Limestone decay in historic monuments and consolidation with nanodispersive calcium hydroxide solutions

Thesis Type: Doctorate

Institution Of The Thesis: Middle East Technical University, Turkey

Approval Date: 2011

Thesis Language: English

Student: Evin Caner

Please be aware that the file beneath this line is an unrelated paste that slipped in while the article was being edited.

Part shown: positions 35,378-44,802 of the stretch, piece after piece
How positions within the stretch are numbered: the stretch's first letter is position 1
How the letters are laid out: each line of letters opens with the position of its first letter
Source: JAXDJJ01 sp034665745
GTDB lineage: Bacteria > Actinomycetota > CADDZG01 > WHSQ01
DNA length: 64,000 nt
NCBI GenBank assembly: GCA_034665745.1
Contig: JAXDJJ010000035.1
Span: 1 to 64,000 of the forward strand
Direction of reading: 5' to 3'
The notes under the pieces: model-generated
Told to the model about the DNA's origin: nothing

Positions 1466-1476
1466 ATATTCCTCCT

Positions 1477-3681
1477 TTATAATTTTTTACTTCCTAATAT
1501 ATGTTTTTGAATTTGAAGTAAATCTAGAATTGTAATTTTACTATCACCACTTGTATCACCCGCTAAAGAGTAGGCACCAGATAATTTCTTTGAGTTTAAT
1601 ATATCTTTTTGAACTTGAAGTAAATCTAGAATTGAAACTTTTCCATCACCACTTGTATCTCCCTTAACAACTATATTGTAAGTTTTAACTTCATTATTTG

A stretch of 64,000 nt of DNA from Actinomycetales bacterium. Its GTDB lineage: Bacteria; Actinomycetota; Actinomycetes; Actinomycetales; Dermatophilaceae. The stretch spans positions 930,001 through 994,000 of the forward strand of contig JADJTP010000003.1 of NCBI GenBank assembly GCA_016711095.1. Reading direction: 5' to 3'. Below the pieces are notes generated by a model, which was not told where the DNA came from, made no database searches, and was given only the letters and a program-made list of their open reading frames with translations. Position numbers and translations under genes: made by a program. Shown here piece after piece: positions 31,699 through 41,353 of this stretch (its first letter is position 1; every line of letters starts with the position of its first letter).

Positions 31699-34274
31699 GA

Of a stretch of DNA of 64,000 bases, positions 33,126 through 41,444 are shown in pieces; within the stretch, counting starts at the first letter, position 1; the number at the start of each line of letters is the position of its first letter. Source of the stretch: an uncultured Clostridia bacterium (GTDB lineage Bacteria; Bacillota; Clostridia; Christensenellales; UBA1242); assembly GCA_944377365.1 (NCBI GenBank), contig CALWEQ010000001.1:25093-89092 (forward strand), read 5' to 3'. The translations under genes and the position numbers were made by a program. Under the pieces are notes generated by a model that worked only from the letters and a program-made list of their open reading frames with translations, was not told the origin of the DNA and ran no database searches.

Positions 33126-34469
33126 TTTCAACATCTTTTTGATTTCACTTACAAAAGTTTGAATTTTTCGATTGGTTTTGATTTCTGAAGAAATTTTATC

Exposure to atmospheric conditions results of deterioration in historic monuments. and their stones. Limestone conservation presents many problems that have to be investigated in detail. In this study, limestone deterioration and development of its conservation treatments were investigated through examination of the statues carved from karstic limestones in Nemrut Dağ Monument. The decay mechanisms that had major roles in their deterioration during two thousand years of exposure to atmospheric conditions and the development of their conservation treatments involved several types of analyses that were carried out in the field and in the laboratory. Exposed surfaces of limestones having karstic veins, interior crack surfaces were examined and compared with relatively undeteriorated interior parts. Similar limestones from the geological formations nearby were artificially deteriorated by salt crystallization and were also examined for comparison. Standard physical and physicomechanical tests, petrographical analysis, XRD, SEM-EDX and FTIR were used during those examinations. Swelling nature of clays in limestones and their control were quantified by CEC measurements. The micro structure of limestone was observed to be composed of micritic calcite with karstic veins of sparitic calcite crystals. Some karstic zones were found to be preferred sites of dissolution and precipitation of calcium carbonate where swelling action of clays and widening of cracks occurred. Iron oxides that moved through those zones, as well as biological activity were also found to contribute to those phenomena. Preparation of high concentrations of nanodispersive calcium hydroxide solutions was achieved for the conservation treatments of the deteriorated limestone. Success of treatments with nanodispersive Ca(OH)2 solutions targeted to the decay zones were discussed in terms of their ability to control the swelling action of clays, carbonation of nanodispersive solution, and improvement in the physicomechanical properties of treated limestone.